Post-flood impact: Chalakudy River basin loses its pristine flow

The raging waters from the Chalakudy River following the mid-August deluge had rendered many homeless.

Published: 14th October 2018 08:24 AM  |   Last Updated: 14th October 2018 08:24 AM   |  A+A-

Water level at Chalakudy river has gone down drastically. The pumping station, supplying water to Koratty Infopark, that was damaged in the flood | Albin Mathew

Express News Service

THIRUVANANTHAPURAM: The raging waters from the Chalakudy River following the mid-August deluge had rendered many homeless. Soon after the flood, the overflowing river, however, dried up in many areas with sand beds surfacing, without even leaving a trace that it had sunk many parts of Thrissur district just hardly a month ago.   

It is a measure of the vulnerability of the river to serious risk. And it will remain so if the present system of water flow is allowed to be continued. A study conducted on environmental flow modelling using ‘Flow Health’ of the Chalakkudi sub-basin, by Sudheer Padikkal, joint director, Water Resource Department, Palakad, has found that the river still needs an additional 92Mm3 water annually to retain a healthy river ecosystem of Chalakudy sub-basin, which is an over-abstracted river basin with six large dams built across its different tributaries.

The report, published in the international journal Ecohydrology & Hydrobiology, states that during the January-May period, especially from February to April, the river basin has no natural flow to maintain the health of the river or its ecosystem. This is mainly due to the Chalakkudi basin’s hydrologic alteration caused by PAP agreement.

The average current flow during this critical period is almost nil during Feb-April period and the river basin requires 33.6, 35.6, 39.6, 39.7, and 22.2 Mm3 water each month during the Jan-May period, respectively, to maintain the river ecosystem. Sudheer Padikkal told ‘Express’: “we have prepared monthly regime of ‘ecological flow’ required for the river basin which will be submitted to the state government soon.”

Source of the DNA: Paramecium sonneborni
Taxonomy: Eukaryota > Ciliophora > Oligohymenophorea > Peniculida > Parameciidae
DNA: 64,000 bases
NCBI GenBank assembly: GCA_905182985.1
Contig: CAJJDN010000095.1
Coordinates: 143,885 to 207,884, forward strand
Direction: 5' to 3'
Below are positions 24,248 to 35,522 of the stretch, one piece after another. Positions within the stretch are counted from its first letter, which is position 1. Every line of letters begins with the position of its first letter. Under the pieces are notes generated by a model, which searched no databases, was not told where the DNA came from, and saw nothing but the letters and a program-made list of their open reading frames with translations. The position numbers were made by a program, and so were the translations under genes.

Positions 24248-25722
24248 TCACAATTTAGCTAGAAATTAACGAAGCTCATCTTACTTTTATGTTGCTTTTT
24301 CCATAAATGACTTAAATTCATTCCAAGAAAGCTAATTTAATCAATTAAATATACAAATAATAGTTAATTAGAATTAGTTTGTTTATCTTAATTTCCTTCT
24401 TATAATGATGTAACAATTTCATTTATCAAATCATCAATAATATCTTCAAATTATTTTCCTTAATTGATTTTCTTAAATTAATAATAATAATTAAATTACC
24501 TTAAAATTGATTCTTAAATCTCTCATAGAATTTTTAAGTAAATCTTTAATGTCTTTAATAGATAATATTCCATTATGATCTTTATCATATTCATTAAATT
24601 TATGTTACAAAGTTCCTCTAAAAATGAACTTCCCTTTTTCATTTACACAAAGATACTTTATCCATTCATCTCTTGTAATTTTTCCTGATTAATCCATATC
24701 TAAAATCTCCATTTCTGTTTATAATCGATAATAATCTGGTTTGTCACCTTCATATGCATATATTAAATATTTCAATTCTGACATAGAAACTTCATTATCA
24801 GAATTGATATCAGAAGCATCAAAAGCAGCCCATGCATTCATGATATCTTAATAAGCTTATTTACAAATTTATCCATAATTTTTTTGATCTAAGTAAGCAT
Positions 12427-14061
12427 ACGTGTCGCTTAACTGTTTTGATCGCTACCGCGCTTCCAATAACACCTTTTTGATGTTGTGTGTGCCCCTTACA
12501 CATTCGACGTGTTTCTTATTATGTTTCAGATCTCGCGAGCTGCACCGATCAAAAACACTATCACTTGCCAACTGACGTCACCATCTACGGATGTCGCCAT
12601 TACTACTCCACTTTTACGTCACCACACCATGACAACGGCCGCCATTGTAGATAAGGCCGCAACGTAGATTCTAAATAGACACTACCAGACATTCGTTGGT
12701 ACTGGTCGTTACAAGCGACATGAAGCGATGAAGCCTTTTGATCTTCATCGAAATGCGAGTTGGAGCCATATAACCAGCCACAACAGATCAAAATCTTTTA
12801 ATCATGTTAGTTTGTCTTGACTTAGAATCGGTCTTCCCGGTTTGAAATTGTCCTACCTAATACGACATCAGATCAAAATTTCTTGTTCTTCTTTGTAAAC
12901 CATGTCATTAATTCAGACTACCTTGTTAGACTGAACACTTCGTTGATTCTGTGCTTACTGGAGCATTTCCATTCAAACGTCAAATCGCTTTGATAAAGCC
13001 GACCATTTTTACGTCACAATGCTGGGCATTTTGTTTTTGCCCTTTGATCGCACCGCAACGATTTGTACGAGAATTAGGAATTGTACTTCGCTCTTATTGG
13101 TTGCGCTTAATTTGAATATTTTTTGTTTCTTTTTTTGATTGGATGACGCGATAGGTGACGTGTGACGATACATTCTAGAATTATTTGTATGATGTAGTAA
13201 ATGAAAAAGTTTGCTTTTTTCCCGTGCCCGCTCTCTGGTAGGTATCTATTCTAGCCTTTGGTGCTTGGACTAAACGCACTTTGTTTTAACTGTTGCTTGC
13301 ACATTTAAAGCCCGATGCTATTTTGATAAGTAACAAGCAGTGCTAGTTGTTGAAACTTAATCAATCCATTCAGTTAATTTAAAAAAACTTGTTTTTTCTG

“Its present status of flows indicates large deviation from the pristine condition of the river. The challenge lies before the government is that any direction to ensure the e-flow of the river can be made with the concurrence of Tamil Nadu, as four out of six dams built across the tributaries of the river are maintained by them. 

So the e-flow of the Chalakkudi sub-basin can be ensured with the revision of PAP’s water sharing terms with proper accounting for the e-flows requirements,” he said. S P Ravi of the Chalakkudy River Protection Forum said e-flow design and its implementation is critical in conserving the river basins. The Forum will raise the issue and campaign for holding studies to prepare e-flow design and its implementation in other rivers such Bharatapuzha, Periyar, Pampa, etc. along with the Chalakudy River as it is an integral part of modern river management and its restoration processes, he said. 

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